Musicweb International, April 2010
Robert White died with all his family in an outbreak of plague in London in 1574. He came from a musical background. His grandfather had presented an organ to St. Andrew’s Holborn. Robert White first crops up as a lay clerk in Trinity College choir in 1555. By 1560 he’d become master of the choristers and acquired his B.Mus. He was described as having studied music for 10 years. This means that he spent much of his training period under Mary Tudor where elaborate Latin sacred music was restored along with the Liturgy. Then in 1558 Queen Elizabeth came to the throne and the Protestant liturgy was restored. But there were exceptions, with the Chapel Royal continuing to sing elaborate Latin music.
By 1562 White was at Ely where he married Christopher Tye’s daughter and succeeded Tye as master of the choristers. He then moved on to Chester before arriving at Westminster Abbey. Remarkably, only a single piece of White’s seems to survive with an English text. This may be due to loss of White’s manuscripts or may give us some indication of where the composer’s sympathies lay.
On this new disc the vocal ensemble Gallicantus present eight of White’s Latin pieces. The ensemble was founded in 2008 from members of the choir Tenebrae. On this disc they number eight men, two counter-tenors (David Allsopp and Mark Chambers), two tenors (Richard Butler and Christopher Watson), two baritones (Gabriel Crouch and Nigel Short) and two basses (William Gaunt and Jimmy Holliday). The names of some of the singers are familiar to me from other London choral groups. Counter-tenor David Allsopp recently appeared as Daniel in the London Handel Festival’s 2010 performance of Handel’s Belshazzar.
The disc opens with White’s first setting (of four) of the Lenten compline Hymn, Christe qui lux es et dies. In this first version he alternates polyphony and plainchant in pretty much traditional manner. Later on the disc they perform White’s fourth version, where the composer displays a greater degree of sophistication. The disc concludes with White’s settings of verses from Lamentations. Here White made his own particular selection of verses, which don’t seem to correspond to liturgical usage even if there had been someone to perform Lamentations liturgically in Elizabethan England – Protestant England had no equivalent service to the Holy Week services at which Lamentations were sung. Between these two, the remaining items are settings of Psalm texts, covering five of White’s twelve surviving Psalm text settings. These Psalm settings are inevitably freer than the plainchant-based hymns.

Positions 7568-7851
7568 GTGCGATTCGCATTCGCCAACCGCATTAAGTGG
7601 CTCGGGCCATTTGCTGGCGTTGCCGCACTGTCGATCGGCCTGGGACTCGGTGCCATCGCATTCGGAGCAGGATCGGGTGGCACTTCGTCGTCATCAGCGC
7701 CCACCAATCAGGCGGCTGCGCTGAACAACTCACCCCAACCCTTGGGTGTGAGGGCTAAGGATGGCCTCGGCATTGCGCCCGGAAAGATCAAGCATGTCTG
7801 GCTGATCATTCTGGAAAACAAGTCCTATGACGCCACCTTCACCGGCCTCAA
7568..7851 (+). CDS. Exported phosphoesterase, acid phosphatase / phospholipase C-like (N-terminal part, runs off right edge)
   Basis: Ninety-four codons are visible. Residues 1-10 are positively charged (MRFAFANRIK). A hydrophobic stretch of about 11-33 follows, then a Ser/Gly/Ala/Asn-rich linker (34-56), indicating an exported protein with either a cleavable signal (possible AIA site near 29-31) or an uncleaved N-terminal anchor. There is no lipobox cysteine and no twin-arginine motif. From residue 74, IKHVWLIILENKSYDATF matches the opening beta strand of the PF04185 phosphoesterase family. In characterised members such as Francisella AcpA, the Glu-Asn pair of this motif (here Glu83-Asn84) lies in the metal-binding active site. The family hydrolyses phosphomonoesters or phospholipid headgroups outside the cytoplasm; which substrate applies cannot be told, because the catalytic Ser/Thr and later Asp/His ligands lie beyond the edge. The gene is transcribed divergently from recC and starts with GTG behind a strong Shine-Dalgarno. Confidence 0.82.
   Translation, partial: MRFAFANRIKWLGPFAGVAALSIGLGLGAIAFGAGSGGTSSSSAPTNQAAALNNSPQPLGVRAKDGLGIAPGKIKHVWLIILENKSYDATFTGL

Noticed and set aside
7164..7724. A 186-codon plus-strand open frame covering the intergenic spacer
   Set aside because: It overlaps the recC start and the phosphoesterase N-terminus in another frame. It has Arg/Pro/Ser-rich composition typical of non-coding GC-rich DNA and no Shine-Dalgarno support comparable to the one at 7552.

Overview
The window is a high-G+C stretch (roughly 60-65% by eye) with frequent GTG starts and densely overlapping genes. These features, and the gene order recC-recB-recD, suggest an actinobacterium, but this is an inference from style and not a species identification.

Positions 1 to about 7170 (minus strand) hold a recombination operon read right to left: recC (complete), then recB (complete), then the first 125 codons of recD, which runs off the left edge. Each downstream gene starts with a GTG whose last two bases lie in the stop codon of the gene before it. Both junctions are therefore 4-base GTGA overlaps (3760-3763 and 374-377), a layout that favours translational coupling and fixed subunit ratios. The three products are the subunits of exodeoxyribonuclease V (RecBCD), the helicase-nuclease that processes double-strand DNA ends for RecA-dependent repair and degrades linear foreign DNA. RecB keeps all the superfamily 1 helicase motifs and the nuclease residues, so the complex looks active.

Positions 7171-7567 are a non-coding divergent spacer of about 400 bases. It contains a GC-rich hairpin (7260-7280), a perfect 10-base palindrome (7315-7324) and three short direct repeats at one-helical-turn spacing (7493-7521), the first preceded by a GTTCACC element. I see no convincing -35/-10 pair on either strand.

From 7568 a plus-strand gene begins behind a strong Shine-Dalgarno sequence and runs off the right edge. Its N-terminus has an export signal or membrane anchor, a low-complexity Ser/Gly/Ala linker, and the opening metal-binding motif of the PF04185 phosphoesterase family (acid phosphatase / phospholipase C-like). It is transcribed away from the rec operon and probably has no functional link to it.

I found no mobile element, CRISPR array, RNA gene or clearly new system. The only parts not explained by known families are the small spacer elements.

White likes to mix textures and different numbers of voices. There is something of a slightly old-fashioned feel to the music.
I found these performances enchanting and they introduced me to a composer whose work I knew only superficially. They sing White’s lines with beautiful suppleness. Though only a small group they give a strong performance which mixes control with lovely textures. The counter-tenors float the top line nicely, with scarcely a hint of strain, counterbalanced by the lower voices. In fact it is civilised balance which I take away from this disc and a fine projection.
The disc includes full texts and translations along with notes on the music and the historical background.
The CD world is hardly full of CDs of White’s music especially sung as sensitively as this. I could imagine them being performed by a larger group, in a more robust manner. But here Gallicantus make a strong case for performance by a vocal ensemble, with nice balance and well modulated tone. This is highly desirable and we can only hope that the group decide to record more of White’s music.